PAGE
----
Following Nacia's abductors proved not to be too difficult. Such a large number of dead left plenty of trampled grass and vegetation in their wake, and with most of the men of the village being hunters of varying skill, they found they could track them easily, even through the forest. Even so, they were too far behind to catch up quickly, and before long, they had made their way to the marshy area north of the forest.

         The search slowed, even though the mud made the tracks easier to spot, it sucked and pulled at the men's boots.

         "Ahead! I see a cave!" shouted a man at the head of the group. Even as the last word left his mouth, Lodun watched as a fleshless arm shot up from the mud, grabbing the man's trousers and yanking him to the ground. When he hit the mud, more hands rose up, taking hold of his head and holding his face down. Even as Lodun and the others rushed forward to help him, it was clear that he would soon suffocate. For every arm they broke, every hand knocked away, two more replaced them, and soon they began attacking the rest of the group.

         After some moments of struggle, the fray was joined by full skeletons exiting the cave entrance, hacking at the men while they struggled to defend themselves and stay upright at the same time. Only Lodun and the smith were spared, untouched by the grasping claws, and seemingly avoided by the skeletons. Seeing this, they positioned themselves between what was left of the group and the advancing ghouls, warding them off.

         Sensing this, the skeletons stopped, seeming to reconsider. Suddenly, one of them raised it's yellowed arm and pointed straight at Lodun, then pointed to the cave. It repeated this twice more before lowering it's arm and regarding him mutely.

         The smith snarled, "I'm at a loss, boy. One of us has to stay if any of us are going to make it home alive." He looked Lodun straight in the eyes. "Do what you need to boy. If I can, I'll be waiting here for you." With one hand, he reached into his belt, taking something from it, before holding his arm out to Lodun. "Take this...and keep that blasted amulet on!"

         Lodun looked at the smith's outstretched hand. A silver-handled dagger was clenched in his fist. Lodun took it and slipped it into his own belt, at the small of his back. He swallowed hard, and nodded. Fear and anger warred for dominance as he took first one step, then another toward the still skeletons, who followed him with their dark sockets. As he drew closer, sword raised, they parted, allowing him to pass. Even as he did so, he snapped his gaze back and forth between them, as if they might try to stab him in the back as he walked past. They didn't try any such thing, but turned to follow him at a respectful distance.

         Just inside the entrance, a crimson skeleton waited. As he drew up to it, it beckoned, once, then turned and strode further into the dank cavern. Lodun, with his retreat blocked, and still determined to find Nacia, followed with trepidation, thankful that the other men couldn't see how badly he trembled and shook.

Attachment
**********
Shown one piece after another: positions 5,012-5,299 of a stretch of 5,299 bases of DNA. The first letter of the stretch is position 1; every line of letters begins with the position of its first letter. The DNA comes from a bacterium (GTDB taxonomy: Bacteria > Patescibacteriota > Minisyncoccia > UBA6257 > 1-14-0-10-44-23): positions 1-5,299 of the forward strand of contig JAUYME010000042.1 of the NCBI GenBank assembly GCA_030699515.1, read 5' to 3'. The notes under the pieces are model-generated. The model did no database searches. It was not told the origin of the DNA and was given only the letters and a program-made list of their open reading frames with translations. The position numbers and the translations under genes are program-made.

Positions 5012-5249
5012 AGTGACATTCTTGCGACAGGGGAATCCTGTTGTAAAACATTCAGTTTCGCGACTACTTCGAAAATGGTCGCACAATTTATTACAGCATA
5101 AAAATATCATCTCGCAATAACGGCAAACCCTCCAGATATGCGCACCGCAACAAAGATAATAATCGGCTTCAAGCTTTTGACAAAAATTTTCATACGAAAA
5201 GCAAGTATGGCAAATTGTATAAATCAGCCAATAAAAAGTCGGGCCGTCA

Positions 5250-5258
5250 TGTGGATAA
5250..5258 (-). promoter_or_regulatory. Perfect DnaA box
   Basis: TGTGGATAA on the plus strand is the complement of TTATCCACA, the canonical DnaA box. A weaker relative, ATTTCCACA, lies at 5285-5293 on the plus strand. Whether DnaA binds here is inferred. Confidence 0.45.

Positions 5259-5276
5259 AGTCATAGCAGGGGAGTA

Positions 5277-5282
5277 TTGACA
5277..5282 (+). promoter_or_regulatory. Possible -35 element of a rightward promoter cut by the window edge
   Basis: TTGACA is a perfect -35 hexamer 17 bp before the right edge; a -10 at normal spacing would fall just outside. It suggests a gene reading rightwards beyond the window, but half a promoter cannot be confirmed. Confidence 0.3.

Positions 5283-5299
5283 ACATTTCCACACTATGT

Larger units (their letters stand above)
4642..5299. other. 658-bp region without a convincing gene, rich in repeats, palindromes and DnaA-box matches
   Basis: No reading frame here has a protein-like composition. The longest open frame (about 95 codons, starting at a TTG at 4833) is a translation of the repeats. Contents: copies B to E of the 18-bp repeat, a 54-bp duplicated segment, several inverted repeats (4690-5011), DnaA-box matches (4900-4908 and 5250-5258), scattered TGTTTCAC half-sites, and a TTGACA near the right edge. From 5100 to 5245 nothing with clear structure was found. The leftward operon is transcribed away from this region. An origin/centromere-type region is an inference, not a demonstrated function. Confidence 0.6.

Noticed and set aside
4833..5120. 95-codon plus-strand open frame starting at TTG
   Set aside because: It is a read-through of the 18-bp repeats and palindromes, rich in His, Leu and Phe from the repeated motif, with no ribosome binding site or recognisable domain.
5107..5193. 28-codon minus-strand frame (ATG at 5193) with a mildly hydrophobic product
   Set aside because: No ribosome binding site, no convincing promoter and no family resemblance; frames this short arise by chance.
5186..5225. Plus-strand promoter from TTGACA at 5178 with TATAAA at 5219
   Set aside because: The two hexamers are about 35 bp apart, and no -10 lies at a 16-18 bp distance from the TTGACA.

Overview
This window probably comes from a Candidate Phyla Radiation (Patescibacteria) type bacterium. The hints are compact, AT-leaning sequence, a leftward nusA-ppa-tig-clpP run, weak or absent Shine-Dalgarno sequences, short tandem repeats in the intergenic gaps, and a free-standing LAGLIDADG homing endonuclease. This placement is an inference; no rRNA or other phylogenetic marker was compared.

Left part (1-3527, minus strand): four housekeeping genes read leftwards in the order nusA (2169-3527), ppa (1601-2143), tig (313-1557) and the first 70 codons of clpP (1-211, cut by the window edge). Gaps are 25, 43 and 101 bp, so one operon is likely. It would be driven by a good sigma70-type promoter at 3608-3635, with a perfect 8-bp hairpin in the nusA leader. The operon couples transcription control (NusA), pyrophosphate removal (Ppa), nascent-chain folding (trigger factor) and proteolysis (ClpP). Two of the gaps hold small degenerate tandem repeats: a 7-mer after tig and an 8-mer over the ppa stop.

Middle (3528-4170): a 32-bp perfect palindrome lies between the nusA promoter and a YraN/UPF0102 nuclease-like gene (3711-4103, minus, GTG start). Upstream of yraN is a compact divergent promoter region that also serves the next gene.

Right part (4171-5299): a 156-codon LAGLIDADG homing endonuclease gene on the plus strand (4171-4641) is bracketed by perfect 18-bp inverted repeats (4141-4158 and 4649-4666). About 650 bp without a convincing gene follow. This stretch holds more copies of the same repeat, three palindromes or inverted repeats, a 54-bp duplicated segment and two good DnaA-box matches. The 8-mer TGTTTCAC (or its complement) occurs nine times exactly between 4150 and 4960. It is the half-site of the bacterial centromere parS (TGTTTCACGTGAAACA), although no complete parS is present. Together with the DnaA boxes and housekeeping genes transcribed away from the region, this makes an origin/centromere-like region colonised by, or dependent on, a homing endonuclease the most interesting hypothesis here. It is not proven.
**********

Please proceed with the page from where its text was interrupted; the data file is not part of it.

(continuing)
He followed the crimson ghoul further through the twisting cavern, quickly losing count of how many turns they'd made and intersections they'd passed. He was losing confidence in his ability to find his way out on his own. Finally, as they entered a brightly lit room, he couldn't help himself. He dashed past his guide, sprinting to the white-clad form hung from manacles dangling from the ceiling.

         "Nacia!" he shouted, reaching her. Dropping his sword, he wrapped his arms about her, feeling a moment of confusion as something pricked his hand as it reached her back. With a feeling of dread, he withdrew his hand. A thin cut along his finger was welling with blood. He looked up into her face, and fell to his knees as he saw that it was slack, eyes closed. Her chest was still, drawing no breath.


         He snapped his head up to look in the voice's direction. What he saw stunned him. From the other side of the room, a tall, beautiful woman entered, flanked by veiled skeletons. She was dressed in a black, flowing dress, the bodice cut low enough that he could easily see the cleft between her well-endowed bosom. Her skin was pale as snow, her hair midnight black.

         Only momentarily taken aback by the unexpectedness of her beauty, he reached for his sword, meaning to take his revenge, but found it had already been taken up by the crimson skeleton that had led him here. Tears of frustration and sadness began to fill his eyes as he looked back up at the still form of Nacia.

         In a dry, hoarse voice completely at odds with her looks, as if it were rarely used, the Lich-Queen spoke, "Cry not, young one. She may still live, should you choose it."